Bat-associated leptospirosis

Neelam A. Vashi, Pavani Reddy, Diane B. Wayne, Bradley Sabin

Research output: Contribution to journalArticlepeer-review

18 Scopus citations


Leptospirosis is a globally prevalent disease that affects humans, causing systemic illness that may lead to multi-organ involvement. Clinical signs include sudden fever, general malaise, muscular pain, conjunctival suffusion, and jaundice. Disease is caused by pathogenic bacteria including over 200 serologic variants. Most serologic variants have primary reservoirs in wild mammals, which continually infect and colonize domesticated animals. The organism has been recovered from rats, swine, dogs, cattle, and other animals, notably bats. Most studies have focused on domestic animals as reservoir hosts; however, because of their abundance, spatial distribution, and interrelationship with domestic animals, bats are becoming an epidemiologically significant source of leptospires. We present a case of serologically confirmed leptospirosis after bat exposure to add to the growing literature of bats as a possible source of transmission. Recognition of the common presentation of leptospirosis and Weil's disease, and identification of animal vectors, including bats, allows for the selection of appropriate antibiotic management to aid in resolution of symptomotology.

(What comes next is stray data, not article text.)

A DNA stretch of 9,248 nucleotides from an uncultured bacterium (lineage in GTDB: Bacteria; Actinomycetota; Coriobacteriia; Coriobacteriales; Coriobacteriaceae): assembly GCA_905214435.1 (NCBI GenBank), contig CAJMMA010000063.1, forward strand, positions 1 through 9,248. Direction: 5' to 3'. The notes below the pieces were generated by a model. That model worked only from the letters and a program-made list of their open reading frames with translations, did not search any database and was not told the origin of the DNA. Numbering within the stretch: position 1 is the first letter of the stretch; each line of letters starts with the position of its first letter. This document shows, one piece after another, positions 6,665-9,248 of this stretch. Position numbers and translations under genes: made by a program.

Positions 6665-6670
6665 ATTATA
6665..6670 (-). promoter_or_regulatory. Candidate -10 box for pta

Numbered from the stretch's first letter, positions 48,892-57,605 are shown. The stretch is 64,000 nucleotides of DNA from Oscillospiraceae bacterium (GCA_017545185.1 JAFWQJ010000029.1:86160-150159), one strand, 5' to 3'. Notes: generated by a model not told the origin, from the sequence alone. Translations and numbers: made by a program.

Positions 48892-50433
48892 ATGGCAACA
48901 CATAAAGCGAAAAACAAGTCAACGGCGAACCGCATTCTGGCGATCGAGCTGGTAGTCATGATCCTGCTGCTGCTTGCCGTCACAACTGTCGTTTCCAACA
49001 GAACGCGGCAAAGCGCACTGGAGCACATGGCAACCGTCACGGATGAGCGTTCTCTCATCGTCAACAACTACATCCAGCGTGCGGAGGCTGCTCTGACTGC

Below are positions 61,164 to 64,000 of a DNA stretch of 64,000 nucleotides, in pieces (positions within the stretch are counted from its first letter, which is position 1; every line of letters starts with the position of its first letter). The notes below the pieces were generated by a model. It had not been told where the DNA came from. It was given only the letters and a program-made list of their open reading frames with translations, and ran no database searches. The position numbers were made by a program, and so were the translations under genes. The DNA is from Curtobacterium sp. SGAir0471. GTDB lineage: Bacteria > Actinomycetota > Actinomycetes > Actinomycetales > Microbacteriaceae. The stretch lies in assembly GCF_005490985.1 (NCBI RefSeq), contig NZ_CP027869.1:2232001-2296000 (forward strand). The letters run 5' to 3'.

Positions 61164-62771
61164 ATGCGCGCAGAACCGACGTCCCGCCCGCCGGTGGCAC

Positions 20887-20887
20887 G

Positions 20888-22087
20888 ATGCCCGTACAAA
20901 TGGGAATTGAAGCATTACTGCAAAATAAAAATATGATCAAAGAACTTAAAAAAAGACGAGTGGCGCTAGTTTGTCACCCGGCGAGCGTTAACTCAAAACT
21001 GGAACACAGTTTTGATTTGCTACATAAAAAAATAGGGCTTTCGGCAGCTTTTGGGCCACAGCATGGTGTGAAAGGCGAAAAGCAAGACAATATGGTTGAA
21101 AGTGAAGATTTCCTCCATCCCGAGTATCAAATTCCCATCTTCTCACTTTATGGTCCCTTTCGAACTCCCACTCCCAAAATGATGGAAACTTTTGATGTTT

Original languageEnglish (US)
Pages (from-to)162-164
Number of pages3
JournalJournal of general internal medicine
Issue number2
StatePublished - Feb 1 2010


  • Bats
  • Leptospirosis
  • Weil's disease

ASJC Scopus subject areas

  • Internal Medicine

Fingerprint Dive into the research topics of 'Bat-associated leptospirosis'. Together they form a unique fingerprint.

Cite this